Three Alumni Recognized with 2022 Alumni Distinguished Service Award

Headshots of three distinguished service alumni honorees

Each year, Pomona College recognizes alumni for their selfless commitment and ongoing volunteer service to the College. The Alumni Distinguished Service Award was launched in 1991, and recipients are selected by the Committee of Past Presidents of the Alumni Association.

This year, the award recipients are Georgia Ritchie McManigal ’54, Marty Jannol ’77 and Penny McManigal ’58.

Georgia Ritchie McManigal ’54

For nearly 70 years, Pomona College has counted on Georgia Ritchie McManigal.

After graduating in 1954, Georgia married classmate Craig McManigal, and they moved to Atlanta, Georgia, where he served in the Army and she taught school. When Craig entered law school, they returned to Los Angeles, and she again took up teaching. Eventually settling in Claremont, they had three children. In 1978, Georgia, recently divorced, enrolled in Claremont Graduate School (now Claremont Graduate University) where she earned an MBA in management.

As a college volunteer Georgia stands with the best. She has planned each of her ten class reunions, hosted alumni events, participated in college fundraising and more.

From 1979-1984, Georgia also served as a Pomona representative to the Claremont Colleges Performing Arts Committee as the chairperson. On Pomona College’s 100th anniversary, she assisted Alumni Director Lee Harlan and his office in planning and executing the centennial celebration on campus.

Professionally, Georgia was hired as assistant director of the Casa Colina Foundation in 1983, where she was responsible for general fundraising, creating and executing major and minor special events, grant writing and the supervision of special programs such as The Children’s Center. She retired after 15 years at Casa Colina and has since traveled the world, including many trips sponsored by Pomona College.

Georgia lives at Mt. San Antonio Gardens retirement community near campus, surrounded by Sagehens from classes crossing the eras.

“What a thrill it is to be honored for doing things for our beloved Pomona College,” she says.

Marty Jannol ’77

Few people  think back on their time at Pomona with more gratitude than Marty Jannol. He made the most of his time on campus, and he’s been giving back to the college ever since.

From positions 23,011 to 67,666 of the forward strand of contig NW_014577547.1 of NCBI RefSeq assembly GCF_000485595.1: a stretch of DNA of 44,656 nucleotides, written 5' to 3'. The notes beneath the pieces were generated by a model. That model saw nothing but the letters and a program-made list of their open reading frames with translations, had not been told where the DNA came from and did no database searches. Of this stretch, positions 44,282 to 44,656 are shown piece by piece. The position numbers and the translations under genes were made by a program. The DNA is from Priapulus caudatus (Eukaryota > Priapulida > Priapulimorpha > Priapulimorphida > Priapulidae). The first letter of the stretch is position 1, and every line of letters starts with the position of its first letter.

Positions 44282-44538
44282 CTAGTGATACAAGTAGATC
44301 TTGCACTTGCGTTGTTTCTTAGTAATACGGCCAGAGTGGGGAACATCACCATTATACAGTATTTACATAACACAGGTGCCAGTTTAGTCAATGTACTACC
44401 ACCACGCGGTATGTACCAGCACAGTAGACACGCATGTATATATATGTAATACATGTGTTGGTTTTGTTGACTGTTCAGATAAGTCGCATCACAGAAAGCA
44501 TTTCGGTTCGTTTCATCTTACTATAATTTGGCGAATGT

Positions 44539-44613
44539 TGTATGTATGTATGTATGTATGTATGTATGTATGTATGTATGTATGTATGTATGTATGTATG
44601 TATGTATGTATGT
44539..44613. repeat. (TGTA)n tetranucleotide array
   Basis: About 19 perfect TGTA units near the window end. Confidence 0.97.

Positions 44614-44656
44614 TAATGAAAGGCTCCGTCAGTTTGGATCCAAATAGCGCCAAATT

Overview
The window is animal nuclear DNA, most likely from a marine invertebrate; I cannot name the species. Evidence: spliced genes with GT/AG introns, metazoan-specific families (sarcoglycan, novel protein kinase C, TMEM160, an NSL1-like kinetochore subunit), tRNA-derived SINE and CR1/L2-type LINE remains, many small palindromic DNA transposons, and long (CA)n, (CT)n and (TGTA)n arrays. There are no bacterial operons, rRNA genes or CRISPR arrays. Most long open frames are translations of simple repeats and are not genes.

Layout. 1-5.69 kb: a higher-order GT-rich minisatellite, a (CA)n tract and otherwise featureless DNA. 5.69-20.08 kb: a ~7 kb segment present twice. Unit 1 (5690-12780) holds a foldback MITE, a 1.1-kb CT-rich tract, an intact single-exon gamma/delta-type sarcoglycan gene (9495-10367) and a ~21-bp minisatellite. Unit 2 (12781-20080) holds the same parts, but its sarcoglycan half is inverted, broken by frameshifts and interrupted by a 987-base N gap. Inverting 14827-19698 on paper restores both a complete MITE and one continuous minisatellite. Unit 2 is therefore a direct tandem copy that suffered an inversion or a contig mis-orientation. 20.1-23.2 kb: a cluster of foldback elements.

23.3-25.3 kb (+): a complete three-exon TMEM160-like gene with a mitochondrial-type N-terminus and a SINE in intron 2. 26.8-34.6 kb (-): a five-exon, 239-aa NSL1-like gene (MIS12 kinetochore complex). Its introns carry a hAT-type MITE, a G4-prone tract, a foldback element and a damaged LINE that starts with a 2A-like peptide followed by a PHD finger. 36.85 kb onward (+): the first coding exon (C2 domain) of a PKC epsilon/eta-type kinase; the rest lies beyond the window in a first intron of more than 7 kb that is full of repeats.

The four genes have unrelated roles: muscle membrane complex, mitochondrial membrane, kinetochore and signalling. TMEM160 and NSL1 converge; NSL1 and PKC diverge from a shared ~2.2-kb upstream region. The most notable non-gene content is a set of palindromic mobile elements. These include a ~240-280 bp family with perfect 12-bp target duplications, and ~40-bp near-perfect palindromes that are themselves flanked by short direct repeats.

“I realized years ago that people before me helped make Pomona College an amazing place, and that one day the mantle would pass to me to do my part,” says Marty.

After graduating from Pomona, he attended Southwestern Law School and soon after set up his own firm. Now more than forty years into his legal career focused on real estate and business law, he credits his success to the quality of his Pomona education—his outstanding peers, relationships with faculty and small classes.

Marty’s service to Pomona began with hisfive-year reunion gift committee. Since that time, over the last 40 years, Marty has served on every class reunion committee except one and acted as co-chair twice. Marty served on the Alumni Association Board for six years from 1995-2000 and as president in 2000-2001.

Like so many Pomona volunteers, Marty is focused on paying it forward and helping future generations.

“I sincerely hope that I’ve done my part to continue the tradition of greatness that was handed to me,” says Marty.

Penny McManigal ’58

Penny McManigal strongly believes in the values of leadership and service. Soon after arriving at Pomona, at 17 years old, she was elected freshman class vice president and later, student body vice president her senior year—beginning her nearly seven decades of service to the college.

After graduating with a major in art, Penny was determined to stay connected to the people and the place she loved. Her alumni volunteer work started with chairing her five-year reunion, and she continued to chair the class of 1958’s reunions through its 60-year reunion. She was also elected to the Pomona College Alumni Council.

As an artist, Penny’s talents have grown and developed over the years. Working in pen and ink, watercolor, photography and acrylic, she has exhibited her art in solo and group exhibitions across the country and around the world, including at the South Pole.

In 1989, her painting “Peace for our Children” was presented to President Mikhail Gorbachev at the Kremlin as part of a USA-USSR Youth Summit. She also created the event poster for Pomona College's 100th Anniversary.

“I am very grateful to Pomona College for so many reasons. My life after college has been full to the brim with so many community activities and positions. I definitely feel blessed,” says Penny.

She has been married to Pomona alumnus Paul McManigal ’58 for 62 years. Together they’ve raised their family, built successful careers, served many communities and traveled the world.